GORHAM – With the snip of a scissors, the dream of opening up streets in Gorham to allow ATV access to downtown businesses was a reality. It happened just in time to coincide with the 4th Annual Jericho ATV Festival and a group of town officials and guests, including some from out of state who had come up to ride, were on hand for the brief ceremony at the Route 2 trail access last Thursday evening.
Chairman of the Board of Selectmen Paul Robitaille began by noting the grass along the access gate and trail had been cut by a volunteer, Brad Waterman, who lived just across the street. “That's what this is going to take, a lot of volunteers working together,” he said. He noted that Gorham has always been the front door for tourists coming to Coos County. “Gorham has a long history of welcoming people from away, from all walks of life, but it's the citizens of this community who've made it what it is,” Robitaille said. “We're going to say to the rest of the world, the front door's open.”
“It's been a long trip to get where we are today,” Chris Gamache, from the state Bureau of Trails, said. “I thank everyone that's here, and not here, for their efforts.” Robitaille said State Senator Jeff Woodburn wanted to be here, but had to choose between this and his 9-year old son's birthday party. His son won out, but he wanted to say he supports all of us today, Robitaille said. Woodburn has been appointed to a new state committee on OHRV use state wide.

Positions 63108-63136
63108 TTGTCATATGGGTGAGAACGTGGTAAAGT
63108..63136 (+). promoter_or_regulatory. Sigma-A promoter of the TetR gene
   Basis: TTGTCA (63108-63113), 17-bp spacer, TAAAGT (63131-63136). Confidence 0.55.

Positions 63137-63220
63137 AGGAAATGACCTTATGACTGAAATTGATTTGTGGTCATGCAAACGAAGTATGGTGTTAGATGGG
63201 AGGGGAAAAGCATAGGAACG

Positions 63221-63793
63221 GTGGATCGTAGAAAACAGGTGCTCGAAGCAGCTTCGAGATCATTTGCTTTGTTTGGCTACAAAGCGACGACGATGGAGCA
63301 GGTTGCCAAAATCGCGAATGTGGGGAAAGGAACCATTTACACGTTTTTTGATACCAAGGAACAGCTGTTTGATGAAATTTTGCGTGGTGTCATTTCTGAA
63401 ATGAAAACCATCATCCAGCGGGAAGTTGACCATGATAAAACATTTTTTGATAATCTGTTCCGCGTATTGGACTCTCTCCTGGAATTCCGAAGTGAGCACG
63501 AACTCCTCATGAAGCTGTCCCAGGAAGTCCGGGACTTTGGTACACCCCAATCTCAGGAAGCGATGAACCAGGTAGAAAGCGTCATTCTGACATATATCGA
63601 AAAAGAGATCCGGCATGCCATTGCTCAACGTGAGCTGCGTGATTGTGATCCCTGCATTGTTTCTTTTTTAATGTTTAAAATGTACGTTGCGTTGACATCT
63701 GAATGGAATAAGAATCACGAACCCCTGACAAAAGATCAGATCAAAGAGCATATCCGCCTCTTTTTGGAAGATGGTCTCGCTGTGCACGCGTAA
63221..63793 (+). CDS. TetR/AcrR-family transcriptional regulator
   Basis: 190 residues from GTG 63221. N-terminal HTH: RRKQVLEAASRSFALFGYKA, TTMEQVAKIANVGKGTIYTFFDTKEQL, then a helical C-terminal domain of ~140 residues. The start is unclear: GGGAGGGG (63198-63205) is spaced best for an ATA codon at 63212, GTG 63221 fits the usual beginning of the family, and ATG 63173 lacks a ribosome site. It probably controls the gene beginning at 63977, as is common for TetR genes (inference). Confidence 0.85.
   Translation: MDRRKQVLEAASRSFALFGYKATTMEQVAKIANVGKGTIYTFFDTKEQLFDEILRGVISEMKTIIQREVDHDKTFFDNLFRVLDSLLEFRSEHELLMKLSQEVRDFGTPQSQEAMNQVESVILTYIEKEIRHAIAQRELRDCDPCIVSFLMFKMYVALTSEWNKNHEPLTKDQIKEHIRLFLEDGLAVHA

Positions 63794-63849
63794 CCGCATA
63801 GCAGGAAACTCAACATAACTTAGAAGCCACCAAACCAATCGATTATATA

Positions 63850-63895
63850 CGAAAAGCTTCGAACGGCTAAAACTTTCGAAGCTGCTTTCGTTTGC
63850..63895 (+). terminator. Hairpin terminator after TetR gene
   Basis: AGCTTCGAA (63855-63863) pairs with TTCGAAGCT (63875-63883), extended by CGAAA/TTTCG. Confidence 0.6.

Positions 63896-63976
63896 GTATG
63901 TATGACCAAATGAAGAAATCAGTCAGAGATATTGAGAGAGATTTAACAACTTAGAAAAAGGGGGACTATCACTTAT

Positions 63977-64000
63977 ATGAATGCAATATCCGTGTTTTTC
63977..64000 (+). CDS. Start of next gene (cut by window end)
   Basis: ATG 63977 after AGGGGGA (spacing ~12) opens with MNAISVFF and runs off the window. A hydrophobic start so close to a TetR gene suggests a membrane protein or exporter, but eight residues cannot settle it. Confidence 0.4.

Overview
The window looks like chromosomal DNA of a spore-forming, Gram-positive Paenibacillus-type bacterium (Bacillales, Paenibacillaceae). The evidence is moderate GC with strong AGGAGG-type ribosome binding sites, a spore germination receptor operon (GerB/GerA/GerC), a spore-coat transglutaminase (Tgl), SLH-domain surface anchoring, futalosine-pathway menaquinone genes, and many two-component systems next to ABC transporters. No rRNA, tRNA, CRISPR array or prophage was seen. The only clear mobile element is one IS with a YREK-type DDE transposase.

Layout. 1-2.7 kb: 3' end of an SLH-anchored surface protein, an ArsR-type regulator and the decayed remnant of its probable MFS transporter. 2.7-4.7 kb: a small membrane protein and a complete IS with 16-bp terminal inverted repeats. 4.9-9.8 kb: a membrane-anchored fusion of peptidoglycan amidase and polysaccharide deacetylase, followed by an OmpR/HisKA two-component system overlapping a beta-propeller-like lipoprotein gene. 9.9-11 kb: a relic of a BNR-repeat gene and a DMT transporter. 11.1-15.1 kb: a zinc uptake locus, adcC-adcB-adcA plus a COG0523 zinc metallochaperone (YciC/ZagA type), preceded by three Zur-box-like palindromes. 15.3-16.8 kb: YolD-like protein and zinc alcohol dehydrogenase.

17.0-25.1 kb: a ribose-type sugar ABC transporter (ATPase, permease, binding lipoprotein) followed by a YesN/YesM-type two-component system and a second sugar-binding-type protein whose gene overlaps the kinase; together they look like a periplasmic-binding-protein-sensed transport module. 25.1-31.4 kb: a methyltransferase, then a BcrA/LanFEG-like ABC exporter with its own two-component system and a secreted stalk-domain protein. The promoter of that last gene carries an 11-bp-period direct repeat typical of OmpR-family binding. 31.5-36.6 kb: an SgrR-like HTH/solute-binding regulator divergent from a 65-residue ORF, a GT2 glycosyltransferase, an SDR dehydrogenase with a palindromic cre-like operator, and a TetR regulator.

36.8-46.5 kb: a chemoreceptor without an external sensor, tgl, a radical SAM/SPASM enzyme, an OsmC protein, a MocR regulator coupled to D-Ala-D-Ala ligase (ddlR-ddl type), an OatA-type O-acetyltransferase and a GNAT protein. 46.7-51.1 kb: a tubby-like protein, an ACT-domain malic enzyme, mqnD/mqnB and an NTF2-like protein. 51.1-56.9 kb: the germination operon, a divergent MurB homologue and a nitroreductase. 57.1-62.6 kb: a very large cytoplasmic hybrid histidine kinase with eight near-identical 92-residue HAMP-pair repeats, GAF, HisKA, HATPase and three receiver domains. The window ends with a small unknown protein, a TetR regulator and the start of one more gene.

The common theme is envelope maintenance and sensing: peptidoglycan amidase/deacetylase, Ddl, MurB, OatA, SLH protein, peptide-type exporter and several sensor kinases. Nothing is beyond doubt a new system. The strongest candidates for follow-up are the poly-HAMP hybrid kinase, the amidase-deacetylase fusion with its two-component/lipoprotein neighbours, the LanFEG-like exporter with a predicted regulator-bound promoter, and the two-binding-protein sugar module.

“We are going to be an example for any new legislation,” Robitaille said. “It's cooperation and collaboration that will be necessary to harvest the benefits of ATV use in the North Country,” Chuck Henderson, representative of Jeanne Shaheen, said.
“There was a lot of efforts by a lot of people to make this happen, but none of this would would have happened without you here,” State Senator Bill Hatch said, pointing to those attending the event. “One of the reasons this has come altogether is citizen action.” “Everyone here has done a great job at thinking outside the box,” Ray Bergeron, a local business owner, said.
One of the main people who worked hard to make this happen was President of the Presidential OHRV Club, Henry Sanschagrin. “This is the day that's been a long time coming,” Sanschagrin said. “When we first started the club in 2010, we never dreamed it (ATVs) would be so big. We never dreamed they'd be allowed on Main Street. This has happened through the cooperation of so many agencies. They were all instrumental in getting this going.”
He then asked his committee to come up to the ribbon with him. “Be safe, be courteous, you are the ones who are going to police this,” Sanschagrin said, cutting the ribbon.
opened the front door to the North Country Thursday night with Henry Sanschagrin,
President of the Presidential OHRV Club cutting the ribbon. At left was Marie Duguay,
secretary/treasurer of the club, and Bob Langlands and Josh Bergeron,
directors of the club (DEBRA THORNBLAD PHOTO)